With US plans for a deep geological repository now on hold, maybe the US could learn from the experience of European countries, and their communities-led approach, that are leading the way in waste disposal.
The barren Yucca Mountain in Nevada, USA, was once described by a Senate Committee white paper as ‘the most studied real estate on the planet.’
And one thing that is pretty clear, after more than US$8bn in research over a quarter of a century, is this: the mountain does not contain a deep geological nuclear waste repository, and probably never will.
Yucca Mountain’s history as a potential waste disposal site provides a salutary lesson into the pitfalls of steamrollering over public opinion when it comes to matters of nuclear power policy.
Despite offering an optimal location from a geological point of view, and being on a former nuclear test site that is hardly likely to attract much tourism, the Yucca Mountain repository project has met with vehement opposition from the citizens of Nevada.
Political hot potatos
The resistance stems from a 1987 Nuclear Waste Policy Act amendment that resulted in the US Department of Energy prematurely junking studies on two other potential sites and focusing solely on Yucca Mountain, without consulting the Nevadans.
The so-called ‘Screw Nevada Bill’ incensed voters in the non-nuclear state and turned the project into a political potato hotter than a spent fuel rod. By May 2009, US Secretary of Energy Steven Chu was forced to admit: “Yucca Mountain as a repository is off the table.”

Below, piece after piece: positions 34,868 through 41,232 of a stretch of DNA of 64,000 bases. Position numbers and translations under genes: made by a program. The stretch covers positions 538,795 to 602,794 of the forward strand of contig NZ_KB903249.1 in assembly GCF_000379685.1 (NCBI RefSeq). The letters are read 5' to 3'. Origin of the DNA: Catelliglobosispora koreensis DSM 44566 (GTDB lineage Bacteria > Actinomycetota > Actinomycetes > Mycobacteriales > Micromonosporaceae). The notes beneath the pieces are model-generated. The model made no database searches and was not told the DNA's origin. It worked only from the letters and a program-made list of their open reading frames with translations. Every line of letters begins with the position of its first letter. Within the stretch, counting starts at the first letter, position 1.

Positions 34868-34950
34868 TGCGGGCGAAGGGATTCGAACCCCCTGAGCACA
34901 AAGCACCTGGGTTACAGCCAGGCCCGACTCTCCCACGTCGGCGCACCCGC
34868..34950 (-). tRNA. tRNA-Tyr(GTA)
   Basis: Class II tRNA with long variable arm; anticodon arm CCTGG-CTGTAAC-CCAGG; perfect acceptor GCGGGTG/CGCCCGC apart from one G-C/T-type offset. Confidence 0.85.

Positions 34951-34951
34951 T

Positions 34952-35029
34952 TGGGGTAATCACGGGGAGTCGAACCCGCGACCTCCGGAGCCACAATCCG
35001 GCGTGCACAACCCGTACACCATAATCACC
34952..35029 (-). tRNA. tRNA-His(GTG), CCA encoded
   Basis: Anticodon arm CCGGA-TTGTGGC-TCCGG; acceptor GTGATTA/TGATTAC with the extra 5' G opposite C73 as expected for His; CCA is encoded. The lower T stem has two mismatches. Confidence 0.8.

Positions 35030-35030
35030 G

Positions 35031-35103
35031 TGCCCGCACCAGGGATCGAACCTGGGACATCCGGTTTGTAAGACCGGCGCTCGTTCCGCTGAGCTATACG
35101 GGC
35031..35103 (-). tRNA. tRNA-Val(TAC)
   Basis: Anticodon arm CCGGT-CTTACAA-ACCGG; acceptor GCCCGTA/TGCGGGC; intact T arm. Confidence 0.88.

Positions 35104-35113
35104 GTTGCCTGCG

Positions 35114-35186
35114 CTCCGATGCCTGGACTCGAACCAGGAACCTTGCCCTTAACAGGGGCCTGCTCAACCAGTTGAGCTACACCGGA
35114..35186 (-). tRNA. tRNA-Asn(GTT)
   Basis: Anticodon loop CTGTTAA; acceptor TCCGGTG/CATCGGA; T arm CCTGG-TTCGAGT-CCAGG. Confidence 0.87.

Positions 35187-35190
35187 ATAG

The Yucca Mountain project cancellation has left the US with a costly problem, however. The Federal Government has had a legal responsibility to dispose of high-level waste since 1998. Without a repository, the failure to meets its obligations could cost the taxpayer $11bn by 2020.
Nuclear industry sources accept the current political stalemate over a disposal site is counterproductive. “It's a press,” says Scott Carlberg of Talking Points, a public affairs management firm that coordinates the New Carolinas Nuclear Cluster.
“It's a hard thing to look at right now during a time of election years.”
But if politicians want to move the process forward, perhaps the best place to start is by recognising that if the high-handed approach used at Yucca Mountain did not work then maybe a more inclusive one will.
That has certainly been the case in Finland and Sweden, currently the only two countries in the world that have got as far as selecting definite sites for nuclear repositories.
Tellingly, both nations are planning to build repositories in communities that already host nuclear power plants and receive significant benefits from the industry.
Regarding the Finnish repository operator Posiva’s choice of Olkiluoto, near two of the country’s four nuclear power plants, for its disposal site, Timo Seppälä, the company’s senior communications manager, says: “It was not luck. It was a long process.